View chapter 1
Executive Summary
View chapter 2
Findings: Stated commitment to gender equality
View chapter 3
Findings: Definition of gender
View chapter 4
Findings: Workplace gender equality policies
View chapter 5
Findings: Diversity and inclusion policies - Workplace and Board
View chapter 6
Findings: Anti-sexual harassment policies
View chapter 7
Findings: Family-friendly workplace policies
View chapter 8
Findings: Gender and geography of global health leadership
View chapter 9
Findings: Gender pay gap
View chapter 10
Findings: Gender-responsiveness of global health programmes
View chapter 11
Findings: Sex-disaggregated monitoring and evaluation data
View chapter 12
Analysis: Are organisations’ COVID-19 programmatic activities gender-responsive?
View chapter 13
What next: How to use this report to push for change within your organisation
View chapter 14
View chapter 15
Executive Summary

Chapter 2

Executive Summary

Mohammad Reza Gemi Omandi

The 2021 Global Health 50/50 report, “Gender equality: Flying blind in a time of crisis,” reviews the gender-related policies and practices of 201 global organisations active in global health.

Against the backdrop of a calamitous 2020, the report finds notable areas of progress and hope. The new data and research show that organisational commitment to gender equality is surging, and that organisations are becoming more transparent about their policies on shaping diverse, inclusive and equitable working environments for people.

The latest data also suggest, however, that rhetoric is often used as a substitute for action. The report reveals that the vast majority of programmatic activity to prevent and address the health impacts of COVID-19 largely ignores the role of gender. Evidence gathered by the GH5050 collective of researchers, strategists and practitioners shows that gender influences everything from who gets tested for COVID-19 to risk of severe disease and death. Yet, in a male-default world, the report finds that gender as a driver of everyone’s health, including that of men and boys, remains under-appreciated, under-counted and under-addressed. The result is gender-blind pandemic responses that are less effective than they should be, with grave consequences for the health of people everywhere.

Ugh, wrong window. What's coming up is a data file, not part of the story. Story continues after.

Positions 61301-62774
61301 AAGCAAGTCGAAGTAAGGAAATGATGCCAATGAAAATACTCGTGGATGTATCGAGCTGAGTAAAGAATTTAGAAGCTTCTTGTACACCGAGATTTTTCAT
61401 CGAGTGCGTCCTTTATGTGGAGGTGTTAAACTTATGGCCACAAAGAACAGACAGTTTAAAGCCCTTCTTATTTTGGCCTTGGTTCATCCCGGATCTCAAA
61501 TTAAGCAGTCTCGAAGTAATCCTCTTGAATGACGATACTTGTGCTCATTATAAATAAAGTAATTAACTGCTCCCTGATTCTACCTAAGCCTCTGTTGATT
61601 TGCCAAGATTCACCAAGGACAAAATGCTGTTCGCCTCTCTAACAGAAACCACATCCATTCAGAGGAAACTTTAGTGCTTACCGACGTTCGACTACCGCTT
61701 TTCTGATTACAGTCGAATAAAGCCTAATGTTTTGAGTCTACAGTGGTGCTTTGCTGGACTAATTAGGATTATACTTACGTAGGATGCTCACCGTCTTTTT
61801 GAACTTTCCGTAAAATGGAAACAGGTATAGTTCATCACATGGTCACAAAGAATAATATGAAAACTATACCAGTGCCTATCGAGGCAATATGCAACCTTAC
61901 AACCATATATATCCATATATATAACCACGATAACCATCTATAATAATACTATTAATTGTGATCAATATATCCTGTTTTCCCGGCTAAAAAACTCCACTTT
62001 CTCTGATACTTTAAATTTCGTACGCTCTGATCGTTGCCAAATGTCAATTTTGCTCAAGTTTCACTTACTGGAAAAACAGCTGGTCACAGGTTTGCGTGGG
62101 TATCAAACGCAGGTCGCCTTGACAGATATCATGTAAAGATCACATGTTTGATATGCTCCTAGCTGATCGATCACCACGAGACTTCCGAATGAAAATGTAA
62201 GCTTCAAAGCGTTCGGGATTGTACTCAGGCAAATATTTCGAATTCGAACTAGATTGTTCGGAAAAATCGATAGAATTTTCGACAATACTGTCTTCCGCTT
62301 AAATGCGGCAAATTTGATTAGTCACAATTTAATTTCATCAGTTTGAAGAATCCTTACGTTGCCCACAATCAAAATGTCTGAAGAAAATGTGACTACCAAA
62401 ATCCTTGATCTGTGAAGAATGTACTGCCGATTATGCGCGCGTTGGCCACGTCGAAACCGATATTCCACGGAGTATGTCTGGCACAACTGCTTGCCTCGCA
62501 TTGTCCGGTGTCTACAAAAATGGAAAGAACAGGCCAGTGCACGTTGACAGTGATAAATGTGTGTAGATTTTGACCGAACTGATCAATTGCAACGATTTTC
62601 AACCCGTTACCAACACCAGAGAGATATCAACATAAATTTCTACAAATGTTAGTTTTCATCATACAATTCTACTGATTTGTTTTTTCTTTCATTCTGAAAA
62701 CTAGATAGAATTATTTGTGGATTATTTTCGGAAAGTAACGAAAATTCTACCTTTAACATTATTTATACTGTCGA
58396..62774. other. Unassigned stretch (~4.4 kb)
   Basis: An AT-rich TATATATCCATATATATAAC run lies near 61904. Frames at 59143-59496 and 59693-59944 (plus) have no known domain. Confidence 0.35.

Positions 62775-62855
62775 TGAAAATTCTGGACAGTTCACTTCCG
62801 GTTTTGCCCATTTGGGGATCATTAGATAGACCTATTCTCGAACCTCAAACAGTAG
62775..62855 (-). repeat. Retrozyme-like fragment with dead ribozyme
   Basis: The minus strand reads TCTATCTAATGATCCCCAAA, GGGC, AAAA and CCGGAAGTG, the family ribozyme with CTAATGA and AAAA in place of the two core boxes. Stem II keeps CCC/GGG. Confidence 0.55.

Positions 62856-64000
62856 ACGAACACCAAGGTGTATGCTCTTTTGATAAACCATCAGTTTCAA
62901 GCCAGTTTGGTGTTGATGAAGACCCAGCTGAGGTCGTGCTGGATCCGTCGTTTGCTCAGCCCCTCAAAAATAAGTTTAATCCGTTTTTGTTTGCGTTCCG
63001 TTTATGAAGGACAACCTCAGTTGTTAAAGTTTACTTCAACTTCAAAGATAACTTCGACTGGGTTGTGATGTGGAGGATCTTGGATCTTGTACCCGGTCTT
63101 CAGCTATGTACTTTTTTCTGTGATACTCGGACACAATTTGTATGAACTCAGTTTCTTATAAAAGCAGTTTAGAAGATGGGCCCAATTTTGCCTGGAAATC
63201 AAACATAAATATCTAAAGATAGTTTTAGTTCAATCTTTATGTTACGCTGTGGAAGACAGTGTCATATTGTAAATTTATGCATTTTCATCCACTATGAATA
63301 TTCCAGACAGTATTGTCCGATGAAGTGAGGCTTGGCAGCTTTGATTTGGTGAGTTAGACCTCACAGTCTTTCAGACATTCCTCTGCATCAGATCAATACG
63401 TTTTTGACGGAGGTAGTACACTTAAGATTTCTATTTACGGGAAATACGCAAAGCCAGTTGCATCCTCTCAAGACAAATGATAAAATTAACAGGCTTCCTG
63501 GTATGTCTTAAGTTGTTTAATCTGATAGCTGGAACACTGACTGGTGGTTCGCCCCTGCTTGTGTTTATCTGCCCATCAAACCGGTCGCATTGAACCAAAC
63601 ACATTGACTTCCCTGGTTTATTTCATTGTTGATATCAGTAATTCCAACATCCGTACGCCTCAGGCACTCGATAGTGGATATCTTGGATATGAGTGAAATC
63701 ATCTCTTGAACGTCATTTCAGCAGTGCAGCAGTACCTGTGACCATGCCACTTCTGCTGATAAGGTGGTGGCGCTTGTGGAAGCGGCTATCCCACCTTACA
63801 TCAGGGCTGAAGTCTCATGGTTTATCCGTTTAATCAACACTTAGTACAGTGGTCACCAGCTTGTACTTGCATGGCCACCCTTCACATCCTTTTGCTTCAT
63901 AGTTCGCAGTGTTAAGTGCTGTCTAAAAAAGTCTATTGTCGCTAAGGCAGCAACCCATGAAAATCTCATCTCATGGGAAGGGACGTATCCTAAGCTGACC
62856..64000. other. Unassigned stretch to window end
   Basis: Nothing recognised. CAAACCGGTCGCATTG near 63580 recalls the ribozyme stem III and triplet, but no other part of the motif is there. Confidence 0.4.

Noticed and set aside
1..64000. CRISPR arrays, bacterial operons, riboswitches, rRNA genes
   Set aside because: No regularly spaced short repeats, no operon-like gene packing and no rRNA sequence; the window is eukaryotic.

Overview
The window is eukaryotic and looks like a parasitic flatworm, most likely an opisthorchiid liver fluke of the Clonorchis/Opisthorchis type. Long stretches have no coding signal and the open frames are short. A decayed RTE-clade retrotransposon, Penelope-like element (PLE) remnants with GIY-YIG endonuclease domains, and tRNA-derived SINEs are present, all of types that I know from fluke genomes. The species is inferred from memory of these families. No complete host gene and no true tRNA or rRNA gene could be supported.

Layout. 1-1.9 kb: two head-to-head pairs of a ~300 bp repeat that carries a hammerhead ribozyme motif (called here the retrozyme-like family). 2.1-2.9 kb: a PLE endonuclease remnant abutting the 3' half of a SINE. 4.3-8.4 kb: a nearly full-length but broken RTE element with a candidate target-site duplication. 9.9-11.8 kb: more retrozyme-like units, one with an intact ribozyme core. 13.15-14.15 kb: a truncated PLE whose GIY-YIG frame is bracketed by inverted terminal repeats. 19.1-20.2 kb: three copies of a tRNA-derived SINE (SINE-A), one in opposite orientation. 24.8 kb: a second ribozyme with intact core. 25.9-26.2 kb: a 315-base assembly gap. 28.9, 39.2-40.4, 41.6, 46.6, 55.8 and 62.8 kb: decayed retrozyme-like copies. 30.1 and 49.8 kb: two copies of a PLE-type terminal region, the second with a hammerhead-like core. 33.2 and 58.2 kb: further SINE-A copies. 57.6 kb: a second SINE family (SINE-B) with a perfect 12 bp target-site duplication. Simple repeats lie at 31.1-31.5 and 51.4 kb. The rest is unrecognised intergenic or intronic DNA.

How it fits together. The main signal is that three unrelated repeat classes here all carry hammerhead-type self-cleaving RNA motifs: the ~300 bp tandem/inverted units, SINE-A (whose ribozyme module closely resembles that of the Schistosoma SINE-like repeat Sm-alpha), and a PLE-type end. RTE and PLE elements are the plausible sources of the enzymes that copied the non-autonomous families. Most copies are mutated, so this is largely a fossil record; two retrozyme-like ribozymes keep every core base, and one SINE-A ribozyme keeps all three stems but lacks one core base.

The year 2020 marked the 25th anniversary of the Beijing Declaration and Platform for Action, a global blueprint for gender equality and women’s rights. This year, however, sees the appointment of yet another cohort of mostly male global health leaders, predominantly from high-income countries, with the mandate to exert influence over the health and wellbeing of people worldwide. Despite substantial rhetoric, the data reveals little progress towards gender equality and diversity in leadership across the health sector and no progress on closing the gender pay gap among UK organisations mandated to report on it.

In the face of multiple global crises, a global health system dominated by individuals and institutions in high-income countries forgoes essential talent, knowledge and expertise, with serious implications for pandemic preparedness, progress on Universal Health Coverage and meeting the health-related targets of the Sustainable Development Goals.


Addresses the causes of gender-based health inequities by including ways to transform harmful gender norms, roles and relations. The objective of such programmes is often to promote gender equality and foster progressive changes in power relationships between women and men.


Ignores gender norms, roles and relations and very often reinforces gender-based discrimination. By ignoring differences in opportunities and resource allocation for women and men, such policies are often assumed to be “fair” as they claim to treat everyone the same.

Key findings

The 2021 Report assesses organisations on 14 variables across four dimensions. 45 high-scoring organisations are recognised in the report. The Gender and Health Index presents detailed results for each organisation. High-level findings include: